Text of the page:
After reading my bit on the role that common assessments should play in an #atplc school, KHC stopped by and asked:
Bill, by common assessments, do you mean ALL formative and ALL summative?
My Language Arts team of eleven teachers has been mandated to do so. It seems VERY restrictive to me that every single formative and summative has to be exactly the same for all eleven teachers.
My first reaction, KHC, is that common assessments are the least of your worries!
There’s just NO WAY that 11 teachers can collaborate with one another efficiently and effectively given the limited amount of time that we have for working together in schools.
Heck, I have a hard enough time coming to shared decisions with the THREE other teachers on my learning team. I can’t even imagine trying to work with TEN other teachers all at the same time.
So PLEASE break your larger learning team apart into two smaller collaborative groups that meet with each other on a weekly basis!
That doesn’t mean you won’t make SOME shared decisions as a whole group.
Maybe you can spend staff development days together, brainstorming lists of essential knowledge and skills that ALL children need to learn. Maybe you can have a few volunteer representatives meet monthly to ensure that there’s some consensus and shared direction across the hallway.
But regularly trying to meet with 11 people is a recipe for collaborative disaster. No matter how great it sounds in theory, your meetings will be inefficient and ineffective on a good day and downright frustrating on a bad day. You’ll quit before you even get started.
As for which assessments should be common, the answer is simple: EVERY summative task must be common. Common summative tasks help to ensure that EVERY student on the hallway is exposed to the same essential knowledge and skills.
They are a tangible manifestation of the answer to the first key question of a learning community — What DO we want students to know and be able to do? — and they serve as curriculum guides for teachers who need to make daily choices about what to teach.
The process of developing common summative tasks also gives teams the opportunity to wrestle with core beliefs about curriculum and assessment together. You’ll quickly learn what individual teachers think is essential for kids to learn — a conversation that teachers almost always avoid in traditional schools.
If you do decide to divide your large learning team into two smaller groups, it is important for common summative assessments to be developed by the ENTIRE team.
Your summative assessments will serve as the common thread between your groups, ensuring that every child is being exposed to the same knowledge and skills.
Maybe a small group of representatives from each collaborative group can develop drafts of the summative tasks together before sharing them with the entire group. Doing so would save all y’all time — and if you choose those representatives carefully, the final products they develop will probably need little revision even after they are reviewed by the entire team.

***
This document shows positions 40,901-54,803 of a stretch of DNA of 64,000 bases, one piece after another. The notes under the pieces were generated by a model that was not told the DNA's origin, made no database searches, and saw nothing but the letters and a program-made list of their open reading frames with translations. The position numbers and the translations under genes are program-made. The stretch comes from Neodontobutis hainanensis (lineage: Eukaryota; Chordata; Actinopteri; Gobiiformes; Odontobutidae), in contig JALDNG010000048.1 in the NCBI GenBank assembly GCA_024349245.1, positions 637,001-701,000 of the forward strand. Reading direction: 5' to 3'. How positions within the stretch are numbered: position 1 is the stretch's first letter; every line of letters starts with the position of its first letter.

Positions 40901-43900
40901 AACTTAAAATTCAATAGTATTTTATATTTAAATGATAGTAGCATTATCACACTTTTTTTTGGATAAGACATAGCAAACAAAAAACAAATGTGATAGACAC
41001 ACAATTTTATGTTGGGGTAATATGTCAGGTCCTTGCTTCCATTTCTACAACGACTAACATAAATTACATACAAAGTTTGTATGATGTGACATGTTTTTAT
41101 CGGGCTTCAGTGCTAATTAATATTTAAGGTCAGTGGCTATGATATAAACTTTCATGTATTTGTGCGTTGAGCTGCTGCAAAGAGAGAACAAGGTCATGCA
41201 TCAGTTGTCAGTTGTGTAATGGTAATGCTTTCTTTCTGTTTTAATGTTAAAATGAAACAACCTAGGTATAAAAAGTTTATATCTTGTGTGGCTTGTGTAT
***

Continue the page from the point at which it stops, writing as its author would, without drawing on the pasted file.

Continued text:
As far as common formative assessments go, I’m always troubled when learning teams work hard to develop large sets of predetermined formative tasks because they are forgetting what formative assessment is SUPPOSED to be all about.
Formative assessment is designed to INFORM both teachers and students about progress towards mastering required curriculum. When you’re doing it right, formative assessment is an ongoing, natural part of classroom practice.
A quick example: We were working on developing hypotheses in class this week. I wanted to get a sense for how well my students understood the key elements that go into writing testable questions. So we looked at a few samples together. Then, kids wrote a hypothesis for a lab we are about to start.
At that point, I wanted to see where my kids stood in their understanding of hypotheses — I needed some formative feedback before I could figure out what to do next instructionally — so I asked them to put their heads down and to show me on their hands using a scale of one to five how confident they were that their hypotheses were on the mark.
What I found surprised me: The VAST majority of my kids rated themselves low on the scale — ones, twos or threes.
I expected them to be far more confident after spending an entire class period looking at hypotheses, but I knew immediately that I’d need to try something new before my kids would be able to write testable questions on their own.
Long story short: I used a simple strategy to monitor the progress my kids were making towards mastering a required skill and then I changed my plans based on the surprising feedback that I collected.
When teams work to define EVERY formative task ahead of time, they are focusing on PRODUCTS instead of PROCESSES.
They’re forgetting that formative assessment is a VERB — it’s something that you DO. Instead, they see formative assessment as a NOUN — something that you MAKE.
Sure, teams might agree upon a small set of common formative tasks that they ask students to complete along the way — but I’d rather see teams who care about formative assessment developing common sets of STRATEGIES for quickly gathering information about student progress.
Doing so reminds everyone that the best formative assessment isn’t scheduled. It is a fluid part of our daily practice.
Does any of this make sense?
(*Author’s Note: The noun/verb analogy I’m using here was inspired by Marc Prensky, who made a similar argument about educational technology here.)